Nature Studies by Michael McCarthy: The end of abundance
Friday 26 November 2010
If we ask ourselves what has been lost, that we really care about, in the last 50 years, what has gone from the natural world in Britain that was special and is now much missed, we might come up with many different answers.
Some people would undoubtedly say the red squirrel, stunningly beautiful for a small mammal, in fact almost feminine in its beauty, and now driven to extinction south of the Lake District (apart from a few corners) by its grey cousin. Others might instance the cornflower, that heart-stopping bloom of the crop fields, which was of such an intense deep blue that it almost seemed to be radiating heat. Intensive farming did for that.
Butterfly enthusiasts might mention the large tortoiseshell, handsome as a lion, which wasn't common but still appeared to be flourishing in a few places after the war, and then was suddenly gone (nobody really knows why). And many bird lovers would doubtless bring up the red-backed shrike, the magnificent mini-predator that was still pretty visible half a century ago but then dwindled to nothing by 1990 (although the odd pair still breeds here).
You could lament the disappearance of any of those, and if you put them together, you're embarking on a true litany of loss. But although I regret them all as keenly as the next person, they're not what I mourn most. I mourn the loss of abundance.
Do you remember when on warm summer nights, if you drove through the countryside in a car, you would drive through snowstorms of moths, so thick that at the end of the journey you had to wash the windscreen? Do you remember when in some special places, such as chalk grasslands, butterflies swarmed in clouds? Can you remember skylark song so all-pervading that it seemed to be pouring out of the whole sky in a continuous shower? Can you remember poppies turning a cornfield into a waving scarlet sea?
Perhaps you can't, especially if you're under 40. But if you can, and you have a feel for the natural world, I defy you not to be moved by the memory. Abundance in nature seems to trigger some powerful emotion in us, part delight, part something deeper... perhaps a sense of wonder. Is it a sort of awe at witnessing nature display its power so extravagantly? Encountering it gives us pause; we will nearly always want to speak of the experience to others, later. Yet it doesn't seem to be written about, as a discrete quality. I've never come across a hymn to abundance; I've never even seen the thought formulated. So it has not been seen as a blessing which might be lost.
It actually seems to have been the natural order of things, before the advent of humanity; we think of the cod of the Grand Banks fishery off Newfoundland, once so plentiful it was said you could walk on the backs of the fish; we think of the buffalo herds which once stretched to North American horizons; we think of the passenger pigeon, a bird whose flocks could take three days to pass a given point and may have contained a billion individuals; all decimated or extinguished by mankind.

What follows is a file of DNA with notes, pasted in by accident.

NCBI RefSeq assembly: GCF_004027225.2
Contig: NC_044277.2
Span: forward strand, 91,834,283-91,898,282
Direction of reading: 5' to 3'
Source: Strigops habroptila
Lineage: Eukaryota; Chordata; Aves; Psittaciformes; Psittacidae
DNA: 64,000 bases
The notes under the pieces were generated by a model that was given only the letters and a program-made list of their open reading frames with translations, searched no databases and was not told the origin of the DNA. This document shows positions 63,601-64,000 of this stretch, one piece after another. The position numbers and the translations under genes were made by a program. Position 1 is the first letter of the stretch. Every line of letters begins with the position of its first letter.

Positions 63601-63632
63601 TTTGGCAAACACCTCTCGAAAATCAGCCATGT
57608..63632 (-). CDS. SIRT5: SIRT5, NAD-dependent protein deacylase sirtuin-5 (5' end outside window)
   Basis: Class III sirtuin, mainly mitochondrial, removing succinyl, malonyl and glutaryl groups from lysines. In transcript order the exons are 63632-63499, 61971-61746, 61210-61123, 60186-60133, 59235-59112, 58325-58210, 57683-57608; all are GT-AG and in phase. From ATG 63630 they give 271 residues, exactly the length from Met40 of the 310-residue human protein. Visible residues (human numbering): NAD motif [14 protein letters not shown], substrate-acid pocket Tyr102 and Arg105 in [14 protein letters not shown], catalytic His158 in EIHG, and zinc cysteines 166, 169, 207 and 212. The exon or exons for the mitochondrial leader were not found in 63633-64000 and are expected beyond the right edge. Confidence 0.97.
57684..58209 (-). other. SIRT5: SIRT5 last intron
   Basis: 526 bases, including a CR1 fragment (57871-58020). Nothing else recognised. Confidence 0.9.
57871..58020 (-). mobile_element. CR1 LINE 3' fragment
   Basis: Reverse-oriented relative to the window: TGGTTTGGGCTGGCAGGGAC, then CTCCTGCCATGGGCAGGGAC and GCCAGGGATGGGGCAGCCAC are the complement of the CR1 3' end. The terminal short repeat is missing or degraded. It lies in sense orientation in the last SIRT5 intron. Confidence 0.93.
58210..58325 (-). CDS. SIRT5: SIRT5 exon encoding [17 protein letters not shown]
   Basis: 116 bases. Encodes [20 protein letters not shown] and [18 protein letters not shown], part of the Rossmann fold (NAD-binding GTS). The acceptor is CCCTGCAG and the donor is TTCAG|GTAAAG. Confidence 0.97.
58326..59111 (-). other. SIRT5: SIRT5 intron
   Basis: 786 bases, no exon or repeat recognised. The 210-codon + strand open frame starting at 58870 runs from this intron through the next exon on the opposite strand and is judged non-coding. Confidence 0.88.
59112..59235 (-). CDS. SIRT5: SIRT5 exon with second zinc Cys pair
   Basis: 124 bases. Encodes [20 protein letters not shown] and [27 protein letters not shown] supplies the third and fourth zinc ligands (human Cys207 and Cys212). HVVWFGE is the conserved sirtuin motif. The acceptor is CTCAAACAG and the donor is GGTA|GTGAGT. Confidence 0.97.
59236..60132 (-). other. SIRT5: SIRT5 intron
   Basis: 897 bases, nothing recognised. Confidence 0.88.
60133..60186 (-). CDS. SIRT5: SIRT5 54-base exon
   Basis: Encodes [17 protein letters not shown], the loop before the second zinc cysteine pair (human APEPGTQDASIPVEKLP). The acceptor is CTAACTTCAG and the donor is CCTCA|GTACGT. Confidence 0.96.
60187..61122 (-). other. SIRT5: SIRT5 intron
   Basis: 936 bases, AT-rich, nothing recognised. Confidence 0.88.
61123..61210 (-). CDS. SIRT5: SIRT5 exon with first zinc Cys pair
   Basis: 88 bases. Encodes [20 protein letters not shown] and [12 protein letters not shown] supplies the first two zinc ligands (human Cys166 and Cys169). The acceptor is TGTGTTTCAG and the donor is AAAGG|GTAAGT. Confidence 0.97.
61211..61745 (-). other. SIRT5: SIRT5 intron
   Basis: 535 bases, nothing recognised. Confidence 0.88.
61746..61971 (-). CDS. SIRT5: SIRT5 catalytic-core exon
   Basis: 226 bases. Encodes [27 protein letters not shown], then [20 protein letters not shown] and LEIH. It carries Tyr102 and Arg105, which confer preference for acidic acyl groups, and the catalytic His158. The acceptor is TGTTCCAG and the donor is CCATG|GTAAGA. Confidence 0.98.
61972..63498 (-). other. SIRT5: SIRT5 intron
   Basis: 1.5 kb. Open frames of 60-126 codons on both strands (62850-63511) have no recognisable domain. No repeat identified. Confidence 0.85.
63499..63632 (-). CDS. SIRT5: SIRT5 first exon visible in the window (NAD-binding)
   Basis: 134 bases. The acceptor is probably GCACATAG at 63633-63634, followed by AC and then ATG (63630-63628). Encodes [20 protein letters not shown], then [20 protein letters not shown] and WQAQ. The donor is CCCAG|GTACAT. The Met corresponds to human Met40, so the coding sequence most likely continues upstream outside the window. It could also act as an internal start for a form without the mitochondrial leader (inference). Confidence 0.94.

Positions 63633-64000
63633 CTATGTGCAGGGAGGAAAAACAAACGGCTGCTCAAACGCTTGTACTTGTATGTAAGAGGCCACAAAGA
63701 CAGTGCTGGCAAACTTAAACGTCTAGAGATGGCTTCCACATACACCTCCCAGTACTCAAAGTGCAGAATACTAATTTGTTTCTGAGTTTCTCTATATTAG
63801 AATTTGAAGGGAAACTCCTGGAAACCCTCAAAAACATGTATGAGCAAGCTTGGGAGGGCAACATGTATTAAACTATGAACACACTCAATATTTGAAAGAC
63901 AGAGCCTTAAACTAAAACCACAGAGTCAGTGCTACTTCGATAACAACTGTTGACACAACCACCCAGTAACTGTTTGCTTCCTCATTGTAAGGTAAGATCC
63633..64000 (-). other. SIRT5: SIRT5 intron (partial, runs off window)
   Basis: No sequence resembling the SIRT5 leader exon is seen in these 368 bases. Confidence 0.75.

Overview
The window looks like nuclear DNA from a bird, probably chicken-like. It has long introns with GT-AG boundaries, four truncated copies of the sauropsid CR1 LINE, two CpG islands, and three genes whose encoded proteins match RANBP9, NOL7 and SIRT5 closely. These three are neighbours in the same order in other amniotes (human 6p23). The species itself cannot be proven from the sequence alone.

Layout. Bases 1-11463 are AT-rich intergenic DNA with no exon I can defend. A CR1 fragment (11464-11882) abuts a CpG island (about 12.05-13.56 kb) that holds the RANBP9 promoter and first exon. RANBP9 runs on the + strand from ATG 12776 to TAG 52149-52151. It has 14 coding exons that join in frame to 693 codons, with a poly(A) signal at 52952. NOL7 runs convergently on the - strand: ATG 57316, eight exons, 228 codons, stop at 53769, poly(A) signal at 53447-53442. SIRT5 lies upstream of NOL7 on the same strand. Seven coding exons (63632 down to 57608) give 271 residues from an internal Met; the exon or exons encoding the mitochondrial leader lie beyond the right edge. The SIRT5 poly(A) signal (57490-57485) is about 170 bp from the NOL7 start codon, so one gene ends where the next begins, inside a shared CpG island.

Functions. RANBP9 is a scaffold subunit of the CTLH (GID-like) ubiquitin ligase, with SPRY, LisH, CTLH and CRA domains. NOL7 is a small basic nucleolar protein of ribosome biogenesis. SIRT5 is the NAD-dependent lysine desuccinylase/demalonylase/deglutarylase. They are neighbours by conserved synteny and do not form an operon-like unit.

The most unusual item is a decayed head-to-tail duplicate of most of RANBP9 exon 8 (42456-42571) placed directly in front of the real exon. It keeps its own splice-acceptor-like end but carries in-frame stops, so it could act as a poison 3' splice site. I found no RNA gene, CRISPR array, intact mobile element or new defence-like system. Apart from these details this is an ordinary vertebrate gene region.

Being a relatively small island, Britain was affected early, the greenwood chopped down, our bears, our lynxes and our wolves wiped out; then many of the small mammals and birds were extirpated too in the astonishing double pest-pogrom that was undertaken, first by the Tudor parishes, and then by the Victorian gamekeepers (and documented unforgettably by the conservationist Roger Lovegrove in his 2007 book, Silent Fields).
But even though Britain possessed an impoverished fauna and flora compared with the rest of Europe, say, there was still, 50 years ago, abundance to be had. Mayflies hatched on springtime rivers in dazzling swarms. Hares galumphed across every pasture. Suburban gardens were thronged with thrushes. And the moths filled the summer night and the butterflies the summer day, and the larks filled the air and the poppies filled the fields.
All that's gone now. Or, at least, most of it has, largely thanks to the intensification of agriculture, with a few subsidiary causes. You can still find abundance in some treasured surviving habitats – bluebell woods would be one example – but across the land as a whole, there has been a great thinning, a great winnowing out of plenty; there is simply much less of everything than ever there was. And yet people barely realise.
The reason is a peculiar one: each generation takes what it finds around it to be the norm. American biologists have given this phenomenon a name; they call it the shifting-baseline syndrome. Your grandfather saw thousands of skylarks, your father saw hundreds, you have seen dozens and your children will see the odd one, and each of you thinks that that is the way things normally are; that's what the baseline is. But it isn't, of course. The real baseline is "the salmon-falls, the mackerel-crowded seas", as Yeats put it; living things living everywhere in profusion.
We can mourn the loss of our red squirrels and our cornflowers, our large tortoiseshells and our red-backed shrikes, yet it is sometimes possible to bring individual species back. I mourn more for the vanished moth-snowstorms, the vanished butterfly-clouds, the now-unheard showers of skylark song and the forgotten seas of poppies. I mourn the end of abundance, of the natural marvel with all its beauty and all its wonder; for that is gone forever.
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